Starting as garage inventors we've had over 25 years of experience creating, developing, licensing and selling inventions to Fortune 100 corporations and start-up companies. This gives us deep first hand knowledge of prior art research, market evaluation, building prototypes, engineering for manufacturing, industrial design, writing and filing US and international patents and trademarks, defending patents and trademarks in the US and internationally, negotiating licensing agreements, managing licensing relationships, sourcing and managing manufacturing and fulfillment, marketing via traditional distribution to mass merchants, chains, individual retailers, direct marketing via DRTV, internet and crowd funding, forming strategic partnerships and launching and selling start-up companies. We don't know of anyone in our industry who's had our breadth and depth of experience. We've enjoyed a lot of success and have learned from failures too. Learn more about us here.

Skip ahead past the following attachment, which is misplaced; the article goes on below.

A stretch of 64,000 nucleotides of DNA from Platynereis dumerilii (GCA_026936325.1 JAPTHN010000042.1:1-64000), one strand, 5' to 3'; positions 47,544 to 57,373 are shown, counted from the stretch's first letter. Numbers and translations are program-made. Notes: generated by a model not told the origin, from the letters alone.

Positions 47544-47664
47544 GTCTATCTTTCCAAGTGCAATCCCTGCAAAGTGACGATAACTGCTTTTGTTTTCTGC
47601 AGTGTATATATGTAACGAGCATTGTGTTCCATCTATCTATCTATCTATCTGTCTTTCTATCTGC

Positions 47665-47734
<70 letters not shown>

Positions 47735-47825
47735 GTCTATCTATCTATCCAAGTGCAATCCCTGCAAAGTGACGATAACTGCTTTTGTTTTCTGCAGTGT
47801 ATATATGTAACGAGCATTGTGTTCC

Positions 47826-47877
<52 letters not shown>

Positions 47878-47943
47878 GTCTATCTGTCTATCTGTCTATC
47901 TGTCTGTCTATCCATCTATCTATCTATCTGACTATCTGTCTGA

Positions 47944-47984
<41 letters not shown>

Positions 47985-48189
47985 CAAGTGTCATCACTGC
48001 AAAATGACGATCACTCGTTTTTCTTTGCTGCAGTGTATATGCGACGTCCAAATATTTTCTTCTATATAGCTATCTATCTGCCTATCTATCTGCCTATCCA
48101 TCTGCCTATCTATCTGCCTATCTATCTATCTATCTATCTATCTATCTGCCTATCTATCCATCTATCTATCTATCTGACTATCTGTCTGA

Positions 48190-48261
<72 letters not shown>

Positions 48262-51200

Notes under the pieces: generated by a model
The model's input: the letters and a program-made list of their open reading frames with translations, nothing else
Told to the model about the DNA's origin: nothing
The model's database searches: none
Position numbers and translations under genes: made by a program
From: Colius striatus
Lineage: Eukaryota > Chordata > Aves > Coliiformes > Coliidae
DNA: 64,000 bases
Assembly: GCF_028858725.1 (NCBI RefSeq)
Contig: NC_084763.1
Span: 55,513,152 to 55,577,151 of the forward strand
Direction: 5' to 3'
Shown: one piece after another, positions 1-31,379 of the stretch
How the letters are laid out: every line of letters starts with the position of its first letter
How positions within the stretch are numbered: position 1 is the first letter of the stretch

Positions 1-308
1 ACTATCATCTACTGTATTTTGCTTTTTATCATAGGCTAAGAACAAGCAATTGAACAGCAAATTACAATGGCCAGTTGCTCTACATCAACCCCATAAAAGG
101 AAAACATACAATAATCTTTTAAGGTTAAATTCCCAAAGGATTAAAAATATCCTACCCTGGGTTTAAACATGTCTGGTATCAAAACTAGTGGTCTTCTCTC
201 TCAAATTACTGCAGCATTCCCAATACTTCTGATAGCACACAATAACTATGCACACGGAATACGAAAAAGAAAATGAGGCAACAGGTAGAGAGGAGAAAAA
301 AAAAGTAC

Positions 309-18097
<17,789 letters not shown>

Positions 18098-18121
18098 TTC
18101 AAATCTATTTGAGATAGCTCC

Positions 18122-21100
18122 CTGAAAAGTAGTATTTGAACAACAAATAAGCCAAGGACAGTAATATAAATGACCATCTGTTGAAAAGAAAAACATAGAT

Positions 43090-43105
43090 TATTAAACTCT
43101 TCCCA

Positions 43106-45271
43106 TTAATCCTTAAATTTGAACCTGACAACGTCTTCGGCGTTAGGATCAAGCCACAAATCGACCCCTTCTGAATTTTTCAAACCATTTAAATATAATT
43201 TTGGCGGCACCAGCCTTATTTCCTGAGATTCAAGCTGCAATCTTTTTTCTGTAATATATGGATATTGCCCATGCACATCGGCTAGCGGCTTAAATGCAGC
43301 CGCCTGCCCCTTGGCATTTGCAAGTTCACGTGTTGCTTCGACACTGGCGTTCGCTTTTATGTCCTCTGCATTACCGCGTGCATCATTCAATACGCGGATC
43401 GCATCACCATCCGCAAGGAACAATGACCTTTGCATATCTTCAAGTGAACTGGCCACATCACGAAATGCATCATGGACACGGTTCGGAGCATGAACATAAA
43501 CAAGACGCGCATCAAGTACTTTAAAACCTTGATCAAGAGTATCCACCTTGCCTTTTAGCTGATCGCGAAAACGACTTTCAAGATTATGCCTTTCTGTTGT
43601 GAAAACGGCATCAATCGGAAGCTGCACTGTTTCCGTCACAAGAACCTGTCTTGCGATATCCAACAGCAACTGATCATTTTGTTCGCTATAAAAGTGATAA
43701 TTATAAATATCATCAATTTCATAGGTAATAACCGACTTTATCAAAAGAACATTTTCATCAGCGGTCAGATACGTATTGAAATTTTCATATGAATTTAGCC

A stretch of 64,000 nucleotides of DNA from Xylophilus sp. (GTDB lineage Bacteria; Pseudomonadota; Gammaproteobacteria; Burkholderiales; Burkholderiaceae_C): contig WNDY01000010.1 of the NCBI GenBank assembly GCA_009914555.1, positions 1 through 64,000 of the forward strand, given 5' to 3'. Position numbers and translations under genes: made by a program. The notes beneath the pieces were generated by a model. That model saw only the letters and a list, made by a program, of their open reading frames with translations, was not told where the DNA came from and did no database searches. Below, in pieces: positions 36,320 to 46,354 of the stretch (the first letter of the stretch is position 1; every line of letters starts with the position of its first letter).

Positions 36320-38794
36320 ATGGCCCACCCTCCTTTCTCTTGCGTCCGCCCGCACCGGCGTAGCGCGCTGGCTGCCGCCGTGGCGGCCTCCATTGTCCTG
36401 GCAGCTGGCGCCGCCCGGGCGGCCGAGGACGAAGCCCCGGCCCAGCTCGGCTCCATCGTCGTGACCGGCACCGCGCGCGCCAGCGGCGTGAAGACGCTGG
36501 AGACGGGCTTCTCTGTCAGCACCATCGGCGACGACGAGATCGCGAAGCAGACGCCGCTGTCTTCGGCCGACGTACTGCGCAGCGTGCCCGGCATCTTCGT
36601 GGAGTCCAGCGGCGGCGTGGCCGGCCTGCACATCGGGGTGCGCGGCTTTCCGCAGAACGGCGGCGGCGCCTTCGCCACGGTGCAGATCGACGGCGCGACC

You can see some of our past and current product successes below. Click here to see some of the inventions we currently have in development.
Over the years we've heard from inventors who've wasted thousands, tens of thousands and even hundreds of thousands of dollars pursuing their dreams and failing. Invention City's mission is to help inventors keep money in their pockets, increase their chances of success and commercialize great new product ideas through licensing and partnership deals. The Invention City team is comprised of successful inventors and entrepreneurs who've made their money by bringing new patented products to market. We want to make money with you, not from you. Read about us here .